When she had counted off thirty seconds, Marta left the 1522 and went down two doors. Unlike the other, Apartment 1526 was completely empty with light streaming in from the drapeless window. In the center of what would have been the living room there were several small boxes. Seeing them she could not contain herself and she ran forward, dropping to her knees to inspect them. She opened each one to inspect the pills, ensuring they were all still within their plastic casing. That done she popped one of them free and, with a shaking hand, swallowed it. The boxes she put in her bag exchanging them for a small container of strawberries that she had picked that morning from the terrace garden of their building.
The contaminated man was still sitting at the entrance when she had descended to the fourth floor. There was another entrance on the opposite side of the building but even that, she feared, might be too close to the contamination. Instead she decided to take the skywalk, though it was a journey into the unknown. That building had been unmarked, meaning it was abandoned. In her experience the polluted were drawn to people, the internal logic of the disease insisting that it be spread, so an empty building would likely be safer than chancing the other entrance.
Her decision made she did not linger. It was never good to remain away from where the Protocol was in force. The uncontaminated in these areas lived on the knife’s edge and preferred it that way, if the reports of beatings and theft and worse that were broadcast were true. She did not doubt it, not after surviving these last months where any illusions about what people, contaminated or not, were capable of had been shattered utterly.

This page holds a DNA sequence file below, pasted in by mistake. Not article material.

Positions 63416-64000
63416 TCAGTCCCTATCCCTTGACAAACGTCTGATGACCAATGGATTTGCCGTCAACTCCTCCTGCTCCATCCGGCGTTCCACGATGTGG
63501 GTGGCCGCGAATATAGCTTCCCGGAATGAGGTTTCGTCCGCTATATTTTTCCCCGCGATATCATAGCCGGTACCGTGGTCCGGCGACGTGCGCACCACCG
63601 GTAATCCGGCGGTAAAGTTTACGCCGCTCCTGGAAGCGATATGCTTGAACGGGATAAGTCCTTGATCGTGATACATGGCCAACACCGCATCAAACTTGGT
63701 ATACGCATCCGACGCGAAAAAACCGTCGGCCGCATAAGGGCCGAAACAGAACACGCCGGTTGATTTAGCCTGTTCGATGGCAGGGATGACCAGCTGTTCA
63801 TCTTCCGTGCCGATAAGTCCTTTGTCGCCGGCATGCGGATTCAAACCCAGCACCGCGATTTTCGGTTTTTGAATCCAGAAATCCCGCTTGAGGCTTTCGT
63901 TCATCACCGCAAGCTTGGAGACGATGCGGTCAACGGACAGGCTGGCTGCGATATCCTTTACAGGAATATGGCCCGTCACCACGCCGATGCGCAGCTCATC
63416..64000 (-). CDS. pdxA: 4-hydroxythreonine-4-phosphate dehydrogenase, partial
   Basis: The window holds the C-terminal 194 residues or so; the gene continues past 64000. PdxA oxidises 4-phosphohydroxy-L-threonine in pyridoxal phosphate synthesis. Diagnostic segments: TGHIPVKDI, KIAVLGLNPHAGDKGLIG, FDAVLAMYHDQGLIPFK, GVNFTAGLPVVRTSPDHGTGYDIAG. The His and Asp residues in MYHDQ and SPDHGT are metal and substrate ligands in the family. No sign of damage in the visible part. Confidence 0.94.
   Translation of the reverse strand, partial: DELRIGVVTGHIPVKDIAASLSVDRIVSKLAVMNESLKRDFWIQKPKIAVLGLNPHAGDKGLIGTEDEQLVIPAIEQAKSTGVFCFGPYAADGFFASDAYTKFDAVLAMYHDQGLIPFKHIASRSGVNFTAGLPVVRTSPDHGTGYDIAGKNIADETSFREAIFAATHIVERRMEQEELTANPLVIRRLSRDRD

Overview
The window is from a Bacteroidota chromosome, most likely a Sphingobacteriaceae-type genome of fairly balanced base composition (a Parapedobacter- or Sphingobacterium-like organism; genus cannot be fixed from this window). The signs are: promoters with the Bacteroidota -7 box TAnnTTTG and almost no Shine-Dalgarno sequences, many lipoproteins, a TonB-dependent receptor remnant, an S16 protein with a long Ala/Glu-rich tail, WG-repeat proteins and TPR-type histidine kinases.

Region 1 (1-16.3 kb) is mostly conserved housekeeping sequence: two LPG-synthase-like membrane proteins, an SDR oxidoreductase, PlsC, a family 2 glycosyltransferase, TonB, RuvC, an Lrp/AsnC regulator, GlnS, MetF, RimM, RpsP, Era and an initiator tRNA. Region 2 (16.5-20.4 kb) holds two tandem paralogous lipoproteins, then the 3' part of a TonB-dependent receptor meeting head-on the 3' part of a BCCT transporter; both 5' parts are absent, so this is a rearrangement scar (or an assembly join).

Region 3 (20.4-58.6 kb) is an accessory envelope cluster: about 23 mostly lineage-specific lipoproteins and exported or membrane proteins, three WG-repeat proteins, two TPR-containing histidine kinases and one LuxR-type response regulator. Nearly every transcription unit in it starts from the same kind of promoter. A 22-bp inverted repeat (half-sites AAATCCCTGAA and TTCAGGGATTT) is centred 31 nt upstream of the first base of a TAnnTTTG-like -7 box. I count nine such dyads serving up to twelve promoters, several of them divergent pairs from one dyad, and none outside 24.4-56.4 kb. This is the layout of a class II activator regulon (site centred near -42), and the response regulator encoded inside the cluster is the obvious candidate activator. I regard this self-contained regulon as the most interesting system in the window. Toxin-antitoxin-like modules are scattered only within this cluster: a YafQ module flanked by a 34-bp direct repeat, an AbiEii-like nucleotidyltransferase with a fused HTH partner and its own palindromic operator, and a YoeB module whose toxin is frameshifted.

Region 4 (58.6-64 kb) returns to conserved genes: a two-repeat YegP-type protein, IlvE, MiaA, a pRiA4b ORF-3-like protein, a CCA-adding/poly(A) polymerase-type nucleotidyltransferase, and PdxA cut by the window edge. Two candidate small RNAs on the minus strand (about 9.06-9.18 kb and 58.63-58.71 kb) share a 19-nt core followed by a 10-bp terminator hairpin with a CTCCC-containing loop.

Marta moved quickly across the skywalk, feeling exposed for some reason in the glass walkway. The high rise she entered was much the same as the other one, filled with abandoned shops and stands, all draped in shadows, daylight rising up from the entryway below to guide her. A series of frozen escalators led down to the main floor. She stood atop one, peering around the lobby to ensure she was alone before starting down. The escalators emptied out toward three revolving glass doors that glimmered where the sunlight caught them. What she could see of the street beyond appeared empty but she walked from one end of the lobby to the other to confirm that there was no one near before stepping into the nearest revolving door.
The door went forward about a quarter of a revolution – not enough to allow her to exit, but enough to close off her means of retreat – before it lurched to a halt and would not budge. She pushed at it, calmly at first, assuming it was merely jammed, but when it became apparent that it was stuck she threw all her weight against it, trying to shake it loose. The door rattled loudly but would not move and she kicked at it in frustration. Next she turned around and tried to push the it backwards, but, as she suspected, the tracking wouldn’t run that way.